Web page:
A little bit on ads

I am not all that eager to jump into the recent discussion on ads and ad blocking. Over the last near decade, however, I’ve mentioned advertising a few times here on my blog so I decided to go back and curate a few pull-quotes that help to show my opinion on the subject.

Here are the topics I’m going to briefly cover by using my own words from the past:

  • Ads could have been served better if advertisers followed a few rules
  • Ad networks that start out altruistic very rarely stay that way
  • Companies that rely on advertising dollars will do crazy things

First, how advertisers could have kept themselves as unobtrusive as possible, still been valuable, and possibly avoided this sledgehammer blocking technique.

Me, in 2008:

So I’ve come up with the following rules for how I display my ads, maybe they’ll work, may they won’t.

Ads display to the following people:

… that come from a search engine (i.e. Google, Yahoo)
… people that have not commented on my site

Pretty simple set of rules really. I have never, ever tried to boost this site’s traffic beyond just my writing so my site doesn’t get an enormous amount of traffic and as such I don’t really expect to make a ton of money off of displaying ads. But I figured by using these two simple rules, I’d be keeping the experience exactly the same for people that either come to my site often or participate in the conversations.

The jest is this; by only showing ads to those that may end up clicking on them, and not to those that clearly won’t, you reduce the obtrusiveness of your ads dramatically.

What you end up needing are two very different sets of ad inventory for a single publication. Branding ads that are tastefully shown to your subscriber base and CPC ads that are as tasteful as possible shown to those that scurry in off the web.

Second, even if you start an ad network for the sole reason to create tasteful ads you will likely find that model to be unsustainable in the longterm. 

Me, in 2012

The business of advertising is a numbers game. When well-meaning, tasteful, and respectable people start out trying to change the world of advertising they typically look at those numbers as they should – they look at them as people. People that don’t want to be swindled or bothered or nagged. People that are at the current web page they are viewing because they really like the blog post they are reading, the newspaper column they are reading, or the video they are watching. People that actually do not like advertising.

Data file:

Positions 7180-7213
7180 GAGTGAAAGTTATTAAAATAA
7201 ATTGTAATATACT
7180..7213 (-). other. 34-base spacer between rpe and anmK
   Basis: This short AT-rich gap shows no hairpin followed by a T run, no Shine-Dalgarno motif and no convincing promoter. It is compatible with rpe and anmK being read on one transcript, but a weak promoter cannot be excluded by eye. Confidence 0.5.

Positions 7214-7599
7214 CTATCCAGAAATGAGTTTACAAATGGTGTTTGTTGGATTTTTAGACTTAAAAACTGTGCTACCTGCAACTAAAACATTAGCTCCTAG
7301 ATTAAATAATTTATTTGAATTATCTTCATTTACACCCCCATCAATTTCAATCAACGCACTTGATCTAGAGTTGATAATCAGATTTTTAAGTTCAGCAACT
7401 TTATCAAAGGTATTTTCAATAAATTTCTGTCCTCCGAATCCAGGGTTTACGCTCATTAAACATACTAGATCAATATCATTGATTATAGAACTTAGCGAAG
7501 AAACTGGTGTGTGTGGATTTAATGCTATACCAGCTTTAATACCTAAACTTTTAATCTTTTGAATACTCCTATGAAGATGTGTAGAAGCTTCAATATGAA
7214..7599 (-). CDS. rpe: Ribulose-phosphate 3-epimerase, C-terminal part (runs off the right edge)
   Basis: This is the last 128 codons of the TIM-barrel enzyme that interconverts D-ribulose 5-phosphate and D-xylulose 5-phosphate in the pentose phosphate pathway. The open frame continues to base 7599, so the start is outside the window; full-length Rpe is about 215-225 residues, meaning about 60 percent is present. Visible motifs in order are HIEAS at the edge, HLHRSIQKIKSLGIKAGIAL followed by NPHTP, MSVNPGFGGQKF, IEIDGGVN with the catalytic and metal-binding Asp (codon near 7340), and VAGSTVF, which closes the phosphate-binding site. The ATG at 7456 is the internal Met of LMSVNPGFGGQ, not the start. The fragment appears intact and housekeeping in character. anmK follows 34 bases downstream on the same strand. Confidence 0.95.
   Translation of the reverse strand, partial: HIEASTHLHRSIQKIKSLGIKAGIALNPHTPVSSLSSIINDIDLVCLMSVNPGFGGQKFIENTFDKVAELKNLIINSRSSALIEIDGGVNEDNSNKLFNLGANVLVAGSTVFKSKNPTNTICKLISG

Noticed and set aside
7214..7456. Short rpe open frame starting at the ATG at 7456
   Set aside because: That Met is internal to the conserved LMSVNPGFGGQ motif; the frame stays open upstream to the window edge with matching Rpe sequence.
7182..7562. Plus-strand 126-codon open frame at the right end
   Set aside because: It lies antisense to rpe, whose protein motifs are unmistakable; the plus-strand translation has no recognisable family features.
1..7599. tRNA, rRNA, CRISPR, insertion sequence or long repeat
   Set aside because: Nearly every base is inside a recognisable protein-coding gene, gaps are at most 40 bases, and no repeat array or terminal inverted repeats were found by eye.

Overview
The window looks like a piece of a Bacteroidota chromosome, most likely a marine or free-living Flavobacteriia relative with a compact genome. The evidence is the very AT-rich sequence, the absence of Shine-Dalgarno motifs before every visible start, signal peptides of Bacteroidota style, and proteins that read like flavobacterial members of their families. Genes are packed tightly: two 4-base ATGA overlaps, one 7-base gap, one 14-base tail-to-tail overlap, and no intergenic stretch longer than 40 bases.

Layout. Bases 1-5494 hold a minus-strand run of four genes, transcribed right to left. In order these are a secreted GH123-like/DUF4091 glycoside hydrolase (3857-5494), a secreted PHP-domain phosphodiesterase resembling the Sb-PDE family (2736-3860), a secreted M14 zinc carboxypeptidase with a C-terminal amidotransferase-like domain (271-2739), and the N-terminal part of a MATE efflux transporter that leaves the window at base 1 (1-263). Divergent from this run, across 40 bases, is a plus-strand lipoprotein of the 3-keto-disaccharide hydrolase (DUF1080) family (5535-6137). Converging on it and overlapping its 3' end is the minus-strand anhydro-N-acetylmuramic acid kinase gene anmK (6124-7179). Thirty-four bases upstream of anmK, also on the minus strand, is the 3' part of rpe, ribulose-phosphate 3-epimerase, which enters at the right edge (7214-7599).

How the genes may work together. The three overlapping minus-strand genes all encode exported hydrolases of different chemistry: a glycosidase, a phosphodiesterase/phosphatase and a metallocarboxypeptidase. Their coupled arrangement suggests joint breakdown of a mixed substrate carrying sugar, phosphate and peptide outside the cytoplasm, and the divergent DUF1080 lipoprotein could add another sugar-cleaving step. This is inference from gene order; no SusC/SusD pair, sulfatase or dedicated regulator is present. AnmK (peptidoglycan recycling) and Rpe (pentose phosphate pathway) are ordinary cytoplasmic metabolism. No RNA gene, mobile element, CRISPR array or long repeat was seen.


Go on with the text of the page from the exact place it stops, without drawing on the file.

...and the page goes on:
If an ad network can bring in brand new advertisers every few months then they needn’t worry about having repeat advertisers. So they needn’t deliver on value. “Your campaign wasn’t all that great but thanks for trying.” And then they simply move onto the next company with $5,000 to spend. The problem is eventually the black books of the individuals running the network will run out of companies to call. Then they have to deliver. Every single month.

Essentially, if an altruistic ad network can deliver value for ads over the longterm with repeat customers it will stay in business. But this rarely, rarely happens because most brands need to see a return (or clicks) for their ads and unobtrusive ads simply do not work as well.

There are very, very few exceptions to the above (The Deck being a notable, yet very small, one*). And perhaps this recent shift towards ad blocking will breed all new ideas and what I’ve written here will be proven wrong. I’d love to be wrong.

Third, companies that rely on advertising dollars will do crazy things because their customers become the advertisers and they eventually forget about the user (see: Twitter). 

Me, in 2013:

Advertising as a sole business model can cause companies to do crazy things. Their customer is the advertisers (large, global brands with millions to spend) and their product is us (their users). They will do just about anything to get us to stay on their site as long as possible. We might think; “Yeah, but I love Twitter. I love Facebook.” I’m sure we do. I love Twitter. They hope we do. They work really hard and spend a lot of money to ensure that we do.

I hate to pick on Twitter but they are a prime example. If Twitter didn’t have an ad model you would see a completely different product unfold. You’d also get far less emails from them. Twitter is an even greater offender of my Inbox than LinkedIn now. Oy.

All of these pull-quotes do not necessarily create a cohesive thought or argument against advertising. Sorry about that. But perhaps it explains that I believe, for the most part, advertising is a difficult business to create value in without giving up tastefulness.

All of this being said, advertising has made possible an Internet full of “free” information. Rather than paying for information with our dollars we’re paying for it with our attention, our personal data, and our habits being exploited by companies with something to sell us. The amount of money some companies need to generate to do what they do, such as news or media companies, could not exist in their current form without advertising because subscription models couldn’t sustain their budgets.

So perhaps we should be happy that advertisers have paid so much money for all of us to have the Internet that we do? Or, perhaps, we would be happy with less “free” stuff online and be willing to pay more out of pocket? I don’t know. But I think the recent push to block all ads may yield some movement towards a more balanced approach to advertising in the future. We’ll see.

* I say small because the entire network generates around $270,000 a month. For larger publications this can be the cost of a single ad campaign/inventory placement.